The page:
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The Woman In Black: Angel Of Death (2013)

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Status: Pre-Production

Category: Film

Genre: Horror

Country of origin: UK

Language: English

Running time: TBD mins

Directed by: Tom Harper

Written by: Jon Croker

Produced by: eOne , Hammer , Talisman , Alliance Films

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As bombs rain down on London during the Blitz of World War II, a group of school children are evacuated with Eve, their young and beautiful schoolteacher, to the safety of the English countryside. Taken to an old and empty estate, cut-off by a causeway from the mainland, they are left at Eel Marsh House.

One by one the children begin acting strangely and Eve, with the help of local military commander Harry, discovers that the group has awoken a dark force even more terrifying and evil than the city’s air raids. Eve must now confront her own demons to save the children and survive THE WOMAN IN BLACK.





29 April 2013, Jeremy Irvine and Phoebe Fox Join 'The Woman In Black: Angel of Death'

The follow-up to the global box office reunites the production team and will be directed by Tom Harper. LONDON --  Jeremy Irvine (War Horse) and Phoebe...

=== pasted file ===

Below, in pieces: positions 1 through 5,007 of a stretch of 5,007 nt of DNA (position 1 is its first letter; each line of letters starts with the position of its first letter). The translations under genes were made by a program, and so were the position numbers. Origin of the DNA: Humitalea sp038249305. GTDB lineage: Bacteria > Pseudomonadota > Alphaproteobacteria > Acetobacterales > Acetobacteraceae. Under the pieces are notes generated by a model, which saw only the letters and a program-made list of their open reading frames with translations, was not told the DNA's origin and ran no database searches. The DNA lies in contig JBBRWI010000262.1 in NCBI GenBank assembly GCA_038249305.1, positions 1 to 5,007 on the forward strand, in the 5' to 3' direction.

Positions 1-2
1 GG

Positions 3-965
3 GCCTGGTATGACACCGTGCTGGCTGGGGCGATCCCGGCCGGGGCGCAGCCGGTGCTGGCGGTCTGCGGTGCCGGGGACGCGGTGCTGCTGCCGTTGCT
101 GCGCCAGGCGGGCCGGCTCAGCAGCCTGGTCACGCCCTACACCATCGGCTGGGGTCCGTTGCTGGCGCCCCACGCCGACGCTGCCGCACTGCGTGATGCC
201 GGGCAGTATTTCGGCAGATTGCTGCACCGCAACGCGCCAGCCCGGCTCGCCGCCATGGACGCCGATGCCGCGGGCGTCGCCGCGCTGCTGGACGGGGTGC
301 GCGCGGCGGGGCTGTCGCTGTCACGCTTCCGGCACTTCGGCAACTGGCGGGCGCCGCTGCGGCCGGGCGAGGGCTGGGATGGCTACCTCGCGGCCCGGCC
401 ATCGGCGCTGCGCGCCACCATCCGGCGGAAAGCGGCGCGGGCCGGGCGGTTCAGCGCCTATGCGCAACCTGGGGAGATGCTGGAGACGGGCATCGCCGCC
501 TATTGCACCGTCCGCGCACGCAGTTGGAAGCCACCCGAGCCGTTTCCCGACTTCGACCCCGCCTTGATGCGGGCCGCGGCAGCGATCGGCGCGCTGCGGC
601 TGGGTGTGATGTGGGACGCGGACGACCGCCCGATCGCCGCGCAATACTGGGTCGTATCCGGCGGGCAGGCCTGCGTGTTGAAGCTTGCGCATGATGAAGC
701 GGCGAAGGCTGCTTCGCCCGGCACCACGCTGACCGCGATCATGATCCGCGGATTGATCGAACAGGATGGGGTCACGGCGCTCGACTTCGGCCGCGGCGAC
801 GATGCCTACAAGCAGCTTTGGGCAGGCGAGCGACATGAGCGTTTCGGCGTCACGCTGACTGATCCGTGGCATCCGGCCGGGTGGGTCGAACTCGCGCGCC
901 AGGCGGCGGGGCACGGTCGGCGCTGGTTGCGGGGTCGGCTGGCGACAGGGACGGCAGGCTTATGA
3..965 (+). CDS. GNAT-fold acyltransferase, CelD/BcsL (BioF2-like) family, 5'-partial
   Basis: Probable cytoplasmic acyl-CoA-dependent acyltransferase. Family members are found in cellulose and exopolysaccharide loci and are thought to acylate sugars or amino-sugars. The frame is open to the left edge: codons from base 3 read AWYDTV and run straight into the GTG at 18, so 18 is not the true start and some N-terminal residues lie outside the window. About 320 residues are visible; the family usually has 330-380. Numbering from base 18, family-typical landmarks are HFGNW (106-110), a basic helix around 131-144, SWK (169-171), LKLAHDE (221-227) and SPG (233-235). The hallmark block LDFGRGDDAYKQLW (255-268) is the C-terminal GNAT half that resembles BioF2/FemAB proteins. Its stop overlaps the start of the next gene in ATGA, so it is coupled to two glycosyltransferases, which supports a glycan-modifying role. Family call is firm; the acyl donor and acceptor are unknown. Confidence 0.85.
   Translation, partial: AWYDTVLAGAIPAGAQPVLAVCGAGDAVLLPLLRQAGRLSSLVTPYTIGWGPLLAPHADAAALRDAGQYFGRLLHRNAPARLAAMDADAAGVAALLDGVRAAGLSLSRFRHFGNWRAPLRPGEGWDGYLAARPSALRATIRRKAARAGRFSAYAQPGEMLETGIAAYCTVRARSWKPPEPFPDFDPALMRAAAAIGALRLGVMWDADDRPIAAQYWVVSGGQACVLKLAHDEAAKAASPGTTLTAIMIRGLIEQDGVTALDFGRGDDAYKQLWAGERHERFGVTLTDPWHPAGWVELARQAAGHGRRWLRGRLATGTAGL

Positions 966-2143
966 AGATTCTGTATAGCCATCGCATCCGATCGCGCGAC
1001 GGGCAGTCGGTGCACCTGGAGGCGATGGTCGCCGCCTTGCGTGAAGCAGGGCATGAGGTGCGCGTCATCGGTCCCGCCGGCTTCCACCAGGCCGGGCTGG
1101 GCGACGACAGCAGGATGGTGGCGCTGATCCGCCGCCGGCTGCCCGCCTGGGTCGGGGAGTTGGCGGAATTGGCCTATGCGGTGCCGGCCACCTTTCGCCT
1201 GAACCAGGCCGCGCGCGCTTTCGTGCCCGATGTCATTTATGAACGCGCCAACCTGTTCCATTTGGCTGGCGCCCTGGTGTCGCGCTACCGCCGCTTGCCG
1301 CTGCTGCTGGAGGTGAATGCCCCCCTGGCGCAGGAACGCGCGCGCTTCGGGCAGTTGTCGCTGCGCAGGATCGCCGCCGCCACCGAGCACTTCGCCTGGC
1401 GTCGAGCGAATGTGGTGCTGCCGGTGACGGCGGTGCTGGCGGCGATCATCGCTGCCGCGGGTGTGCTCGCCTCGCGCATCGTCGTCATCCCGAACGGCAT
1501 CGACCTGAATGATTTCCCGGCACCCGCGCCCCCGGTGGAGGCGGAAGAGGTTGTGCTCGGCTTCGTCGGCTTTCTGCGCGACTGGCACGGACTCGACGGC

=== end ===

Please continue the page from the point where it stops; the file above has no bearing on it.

21 Apr 2014, 9:48am

Very much want this film to be as great a success as the first Woman in Black film. Therefore I hope you have ironed out problems with the script which are evident from the novelisation. The Spitfires flying in 1940 were the Mark IIs and did not have "two front-mounted machine guns". In fact they had six machine guns hidden in the wing. The big prominent jobs the writer is thinking is the the Mark Vb with two prominent canons (and four concealed machine guns), which first flew in combat in Spring 1941. Despite Dr. Who's Captain Jack. there are no Captains in the RAF. There are "Group Captains", but that is a very senior rank equivalent of Colonel in the army and not likely to be a flying squaddie. There were no Lancaster or Halifaxes flying operationally in the RAF in 1940. The Halifax flew its first operation also in Spring 1941. The Lancaster however did not fly ops until 1942. Okay, despite this nit-picking, I wish the film great success.